I enjoyed the first book in this series, Last Smile in Sunder City – see my review, so when I saw the second book was coming up, I was delighted to be approved to read it. Would I enjoy it as much as the first book?
BLURB: The name’s Fetch Phillips — what do you need? Cover a Gnome with a crossbow while he does a dodgy deal? Sure.
Find out who killed Lance Niles, the big-shot businessman who just arrived in town? I’ll give it shot.
Help an old-lady Elf track down her husband’s murderer? That’s right up my alley.
What I don’t do, because it’s impossible, is search for a way to bring the goddamn magic back. Rumors got out about what happened with the Professor, so now people keep asking me to fix the world.
But there’s no magic in this story. Just dead friends, twisted miracles, and a secret machine made to deliver a single shot of murder.
REVIEW: It starts well – I very quickly felt right back at home in this grim, noirish city where everything is a bleaker, more tattered version of itself because Magic has now disappeared. I settled into the first two adventures well enough. Though wincing somewhat as Fetch seems to take far more than his fair share of beatings, and I felt suitably sympathetic at his angst and guilt. But…
It’s a longish book at well over 400 pages, and generally that sort of length doesn’t bother me – but just about the halfway mark, I was conscious of this one starting to drag. Fetch’s constant misery became irritating and the fact that the plot seemed to cycle round in ever-widening circles, so that what initially seemed like a progression just became more of the same – Fetch investigating a case… feeling miserable… getting beaten up… Rinse and repeat. It didn’t help that there was precious little light and shade – it was basically all shades of dark.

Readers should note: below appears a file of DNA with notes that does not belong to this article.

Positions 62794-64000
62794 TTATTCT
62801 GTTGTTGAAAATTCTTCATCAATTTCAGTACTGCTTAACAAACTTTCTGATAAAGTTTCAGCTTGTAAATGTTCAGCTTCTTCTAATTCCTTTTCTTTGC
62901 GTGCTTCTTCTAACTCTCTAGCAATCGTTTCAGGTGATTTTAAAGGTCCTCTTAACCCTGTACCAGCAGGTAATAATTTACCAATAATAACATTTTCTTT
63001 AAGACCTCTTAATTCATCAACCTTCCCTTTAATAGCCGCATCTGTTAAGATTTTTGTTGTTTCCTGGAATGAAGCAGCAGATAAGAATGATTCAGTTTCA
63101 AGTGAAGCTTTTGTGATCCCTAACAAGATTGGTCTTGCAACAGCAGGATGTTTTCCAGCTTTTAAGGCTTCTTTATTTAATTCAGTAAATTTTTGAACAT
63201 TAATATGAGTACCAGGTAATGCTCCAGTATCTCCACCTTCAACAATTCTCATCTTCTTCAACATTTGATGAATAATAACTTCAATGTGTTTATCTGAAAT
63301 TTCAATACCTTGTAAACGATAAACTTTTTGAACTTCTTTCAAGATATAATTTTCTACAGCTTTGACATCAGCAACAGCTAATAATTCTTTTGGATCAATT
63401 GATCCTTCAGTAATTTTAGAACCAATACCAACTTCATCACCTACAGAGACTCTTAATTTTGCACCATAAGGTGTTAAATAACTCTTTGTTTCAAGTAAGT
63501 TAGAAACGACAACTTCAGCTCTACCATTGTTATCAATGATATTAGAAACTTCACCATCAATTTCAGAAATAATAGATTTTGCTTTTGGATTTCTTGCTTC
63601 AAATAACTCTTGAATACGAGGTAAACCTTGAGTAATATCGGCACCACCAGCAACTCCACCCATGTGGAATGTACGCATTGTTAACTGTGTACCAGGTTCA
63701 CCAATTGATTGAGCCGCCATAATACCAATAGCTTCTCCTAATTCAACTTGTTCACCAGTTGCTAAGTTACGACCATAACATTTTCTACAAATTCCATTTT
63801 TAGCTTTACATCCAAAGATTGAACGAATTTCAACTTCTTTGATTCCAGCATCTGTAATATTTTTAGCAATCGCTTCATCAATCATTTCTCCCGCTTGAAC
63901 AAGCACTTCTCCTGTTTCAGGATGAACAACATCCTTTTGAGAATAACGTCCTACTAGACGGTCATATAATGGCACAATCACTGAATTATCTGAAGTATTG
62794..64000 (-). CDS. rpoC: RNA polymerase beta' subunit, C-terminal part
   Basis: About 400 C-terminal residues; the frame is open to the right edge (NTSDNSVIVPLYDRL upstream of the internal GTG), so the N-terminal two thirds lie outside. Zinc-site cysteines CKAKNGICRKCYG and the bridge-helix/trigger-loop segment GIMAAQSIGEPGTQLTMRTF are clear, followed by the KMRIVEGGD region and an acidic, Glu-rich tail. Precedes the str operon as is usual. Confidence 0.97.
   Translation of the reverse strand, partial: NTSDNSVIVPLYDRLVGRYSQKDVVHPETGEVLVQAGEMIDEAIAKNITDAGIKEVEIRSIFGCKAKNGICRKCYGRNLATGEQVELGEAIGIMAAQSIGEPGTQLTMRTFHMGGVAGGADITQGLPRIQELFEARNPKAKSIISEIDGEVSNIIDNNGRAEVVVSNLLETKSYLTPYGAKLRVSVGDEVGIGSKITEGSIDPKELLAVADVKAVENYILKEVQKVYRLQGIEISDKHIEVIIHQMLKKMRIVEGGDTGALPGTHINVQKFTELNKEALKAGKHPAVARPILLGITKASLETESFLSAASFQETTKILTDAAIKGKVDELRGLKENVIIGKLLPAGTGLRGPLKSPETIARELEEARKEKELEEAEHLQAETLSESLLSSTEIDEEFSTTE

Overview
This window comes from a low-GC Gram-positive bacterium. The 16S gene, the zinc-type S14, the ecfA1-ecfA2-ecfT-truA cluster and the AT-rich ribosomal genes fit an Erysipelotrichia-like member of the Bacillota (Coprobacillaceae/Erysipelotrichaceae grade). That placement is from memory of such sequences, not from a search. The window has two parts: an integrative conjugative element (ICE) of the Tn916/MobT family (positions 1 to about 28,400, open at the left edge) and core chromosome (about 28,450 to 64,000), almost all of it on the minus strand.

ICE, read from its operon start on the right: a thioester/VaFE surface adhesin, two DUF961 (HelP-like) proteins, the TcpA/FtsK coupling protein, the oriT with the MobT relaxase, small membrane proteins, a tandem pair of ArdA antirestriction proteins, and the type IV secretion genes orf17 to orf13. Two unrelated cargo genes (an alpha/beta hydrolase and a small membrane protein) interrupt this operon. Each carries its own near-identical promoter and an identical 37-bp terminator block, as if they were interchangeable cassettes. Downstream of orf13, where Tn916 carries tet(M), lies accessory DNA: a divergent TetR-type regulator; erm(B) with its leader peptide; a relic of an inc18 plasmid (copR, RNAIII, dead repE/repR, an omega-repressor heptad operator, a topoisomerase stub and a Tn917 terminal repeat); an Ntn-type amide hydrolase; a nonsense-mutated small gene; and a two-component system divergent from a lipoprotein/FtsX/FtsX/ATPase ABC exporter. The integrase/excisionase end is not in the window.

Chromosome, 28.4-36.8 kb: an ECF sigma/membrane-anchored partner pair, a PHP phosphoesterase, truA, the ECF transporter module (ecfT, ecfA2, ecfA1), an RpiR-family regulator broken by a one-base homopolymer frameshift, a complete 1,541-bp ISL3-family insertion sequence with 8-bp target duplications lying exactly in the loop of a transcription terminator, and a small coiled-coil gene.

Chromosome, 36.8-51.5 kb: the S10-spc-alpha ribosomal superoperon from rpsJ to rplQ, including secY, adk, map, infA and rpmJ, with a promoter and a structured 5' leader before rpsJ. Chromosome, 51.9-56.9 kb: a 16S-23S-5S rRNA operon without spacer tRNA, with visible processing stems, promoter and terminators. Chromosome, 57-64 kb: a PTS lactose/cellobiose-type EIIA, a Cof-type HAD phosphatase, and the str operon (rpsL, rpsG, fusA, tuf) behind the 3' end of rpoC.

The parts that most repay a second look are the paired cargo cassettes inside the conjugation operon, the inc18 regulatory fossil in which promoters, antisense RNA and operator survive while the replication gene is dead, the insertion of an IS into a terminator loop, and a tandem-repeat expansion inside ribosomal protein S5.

I’m aware that right now I’m not really in the right place for lots of bleakness. But the quirky cover and the strapline comparing this book to Ben Aaronovitch’s Peter Grant series had me thinking that maybe this book would be a whole lot lighter, as by the end of the first book, Fetch seemed to have found some closure. The world is well described, and Arnold’s vivid descriptions of the once-magical characters are both imaginative and original – I love the premise. But Fetch’s constant angst was also annoying the other characters in the story – it comes to something when I find myself nodding in agreement as a major antagonist verbally shreds the hero.
If you are looking for a fantasy crime series with a real difference and enjoy your world on the grimy, grimdark side, then you may well find this one suits you. While I obtained an arc of Dead Man in a Ditch from the publishers via Netgalley, the opinions I have expressed are unbiased and my own.